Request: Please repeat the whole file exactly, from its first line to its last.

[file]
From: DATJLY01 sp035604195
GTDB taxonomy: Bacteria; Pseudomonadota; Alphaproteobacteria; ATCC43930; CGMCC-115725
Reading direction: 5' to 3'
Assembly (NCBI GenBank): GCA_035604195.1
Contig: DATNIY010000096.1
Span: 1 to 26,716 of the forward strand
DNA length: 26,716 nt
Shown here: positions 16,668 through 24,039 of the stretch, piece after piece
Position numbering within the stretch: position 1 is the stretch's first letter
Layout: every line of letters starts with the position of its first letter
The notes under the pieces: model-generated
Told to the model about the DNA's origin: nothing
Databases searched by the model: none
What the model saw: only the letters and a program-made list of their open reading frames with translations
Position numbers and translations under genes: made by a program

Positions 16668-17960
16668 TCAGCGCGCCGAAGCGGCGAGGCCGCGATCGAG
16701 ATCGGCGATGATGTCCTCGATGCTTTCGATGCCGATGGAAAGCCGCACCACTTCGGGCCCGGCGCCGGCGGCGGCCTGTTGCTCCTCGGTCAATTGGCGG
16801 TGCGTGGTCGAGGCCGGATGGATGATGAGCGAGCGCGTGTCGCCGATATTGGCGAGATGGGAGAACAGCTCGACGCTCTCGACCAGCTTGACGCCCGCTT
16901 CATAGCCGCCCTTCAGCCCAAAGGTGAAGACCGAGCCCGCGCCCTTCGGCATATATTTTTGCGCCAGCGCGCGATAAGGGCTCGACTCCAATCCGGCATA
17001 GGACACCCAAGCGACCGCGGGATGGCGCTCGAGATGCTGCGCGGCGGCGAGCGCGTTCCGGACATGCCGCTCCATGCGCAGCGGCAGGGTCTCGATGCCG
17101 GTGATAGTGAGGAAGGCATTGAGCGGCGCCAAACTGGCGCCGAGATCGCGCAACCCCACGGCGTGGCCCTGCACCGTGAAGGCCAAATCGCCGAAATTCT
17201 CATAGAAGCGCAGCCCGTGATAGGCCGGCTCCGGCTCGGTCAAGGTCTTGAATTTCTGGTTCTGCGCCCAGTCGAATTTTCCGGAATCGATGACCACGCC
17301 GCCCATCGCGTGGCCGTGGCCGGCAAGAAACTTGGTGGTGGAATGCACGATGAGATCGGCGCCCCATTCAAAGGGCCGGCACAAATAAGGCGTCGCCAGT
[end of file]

From: DATJLY01 sp035604195
GTDB taxonomy: Bacteria; Pseudomonadota; Alphaproteobacteria; ATCC43930; CGMCC-115725
Reading direction: 5' to 3'
Assembly (NCBI GenBank): GCA_035604195.1
Contig: DATNIY010000096.1
Span: 1 to 26,716 of the forward strand
DNA length: 26,716 nt
Shown here: positions 16,668 through 24,039 of the stretch, piece after piece
Position numbering within the stretch: position 1 is the stretch's first letter
Layout: every line of letters starts with the position of its first letter
The notes under the pieces: model-generated
Told to the model about the DNA's origin: nothing
Databases searched by the model: none
What the model saw: only the letters and a program-made list of their open reading frames with translations
Position numbers and translations under genes: made by a program

Positions 16668-17960
16668 TCAGCGCGCCGAAGCGGCGAGGCCGCGATCGAG
16701 ATCGGCGATGATGTCCTCGATGCTTTCGATGCCGATGGAAAGCCGCACCACTTCGGGCCCGGCGCCGGCGGCGGCCTGTTGCTCCTCGGTCAATTGGCGG
16801 TGCGTGGTCGAGGCCGGATGGATGATGAGCGAGCGCGTGTCGCCGATATTGGCGAGATGGGAGAACAGCTCGACGCTCTCGACCAGCTTGACGCCCGCTT
16901 CATAGCCGCCCTTCAGCCCAAAGGTGAAGACCGAGCCCGCGCCCTTCGGCATATATTTTTGCGCCAGCGCGCGATAAGGGCTCGACTCCAATCCGGCATA
17001 GGACACCCAAGCGACCGCGGGATGGCGCTCGAGATGCTGCGCGGCGGCGAGCGCGTTCCGGACATGCCGCTCCATGCGCAGCGGCAGGGTCTCGATGCCG
17101 GTGATAGTGAGGAAGGCATTGAGCGGCGCCAAACTGGCGCCGAGATCGCGCAACCCCACGGCGTGGCCCTGCACCGTGAAGGCCAAATCGCCGAAATTCT
17201 CATAGAAGCGCAGCCCGTGATAGGCCGGCTCCGGCTCGGTCAAGGTCTTGAATTTCTGGTTCTGCGCCCAGTCGAATTTTCCGGAATCGATGACCACGCC
17301 GCCCATCGCGTGGCCGTGGCCGGCAAGAAACTTGGTGGTGGAATGCACGATGAGATCGGCGCCCCATTCAAAGGGCCGGCACAAATAAGGCGTCGCCAGT